One Day in the Life of Ivan Denisovich

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Themes and Colors
Power and Authority Theme Icon
Identity, Principles, and Dignity Theme Icon
Competition vs. Camaraderie Theme Icon
Belief and Faith Theme Icon
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LitCharts assigns a color and icon to each theme in One Day in the Life of Ivan Denisovich, which you can use to track the themes throughout the work.
Competition vs. Camaraderie Theme Icon

Although the stated goal of the camp is to rehabilitate its political prisoners into citizens of a collective Soviet society, the camp fails to instill and cultivate these values. As opposed to a collective atmosphere, the life of a Zek is defined by competition. On an individual level, the men compete to meet their basic needs—including access to food, warmth, and supplies—placing one’s survival over the ideal of working toward a collective environment. The same competition occurs on the group level, as the work gangs compete for job assignments, tools, and supplies to complete their jobs. The very structure of the work camp is flawed, as Zeks pay off the guards in order to attain assignments and privileges, which aligns with a capitalist system, as opposed to the communist ideal. This environment of competition for survival makes the camp a particularly hostile place to live and a profound critique of the methods the Stalinist regime uses to try to impose a Soviet ideal.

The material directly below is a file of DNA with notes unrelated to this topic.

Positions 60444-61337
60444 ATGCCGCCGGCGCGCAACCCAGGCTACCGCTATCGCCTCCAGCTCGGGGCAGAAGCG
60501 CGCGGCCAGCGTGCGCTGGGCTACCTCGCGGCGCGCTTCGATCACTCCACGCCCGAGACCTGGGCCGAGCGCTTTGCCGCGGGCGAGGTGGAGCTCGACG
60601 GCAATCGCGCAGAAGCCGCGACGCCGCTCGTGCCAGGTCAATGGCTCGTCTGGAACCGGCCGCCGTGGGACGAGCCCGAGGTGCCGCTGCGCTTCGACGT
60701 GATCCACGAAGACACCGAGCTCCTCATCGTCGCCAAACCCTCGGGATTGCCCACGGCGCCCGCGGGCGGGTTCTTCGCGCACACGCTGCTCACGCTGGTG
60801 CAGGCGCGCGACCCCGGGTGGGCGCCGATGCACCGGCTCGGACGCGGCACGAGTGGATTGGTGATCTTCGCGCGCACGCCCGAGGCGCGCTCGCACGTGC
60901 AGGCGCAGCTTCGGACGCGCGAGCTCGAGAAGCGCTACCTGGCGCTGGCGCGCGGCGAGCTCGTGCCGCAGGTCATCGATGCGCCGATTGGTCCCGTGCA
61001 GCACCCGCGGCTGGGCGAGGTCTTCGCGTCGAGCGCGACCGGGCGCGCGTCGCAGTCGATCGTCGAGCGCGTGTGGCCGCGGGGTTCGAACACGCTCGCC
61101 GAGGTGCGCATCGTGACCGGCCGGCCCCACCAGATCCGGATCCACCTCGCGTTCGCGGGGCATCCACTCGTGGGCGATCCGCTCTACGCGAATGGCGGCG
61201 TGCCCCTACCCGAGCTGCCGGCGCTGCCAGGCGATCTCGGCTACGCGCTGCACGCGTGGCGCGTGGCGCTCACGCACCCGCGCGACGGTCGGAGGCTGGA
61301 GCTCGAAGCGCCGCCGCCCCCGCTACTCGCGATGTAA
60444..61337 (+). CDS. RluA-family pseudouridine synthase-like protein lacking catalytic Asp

A sense of camaraderie does develop among the members of gang 104. As the group works, the hierarchy within the group is leveled to a certain extent. Pavlo and Tyurin, who are the leaders of the gang, work alongside the men, and although they are strict, they establish a sense of camaraderie. Shukhov suggests that prisoners will not work for a boss who is distant and acts superior to his gang, but will work hard for a foreman that they admire. This sense of camaraderie is heightened when Tyurin tells his story, which depicts the way he is connected to the men he oversees through their shared experience of injustice. Shukhov describes the gang as a family during this scene. This sense of camaraderie that occurs during work, however, unfolds on an individual, as opposed to an ideological level, based not so much on the desire to work for the good of the whole, but based on the merits of the individual. This too works against the Soviet ideal, where the state is valued over the individual. In the end, the Zeks work hard to have their own needs met and to meet the needs of the individuals they respect, as opposed to working for an ideological cause.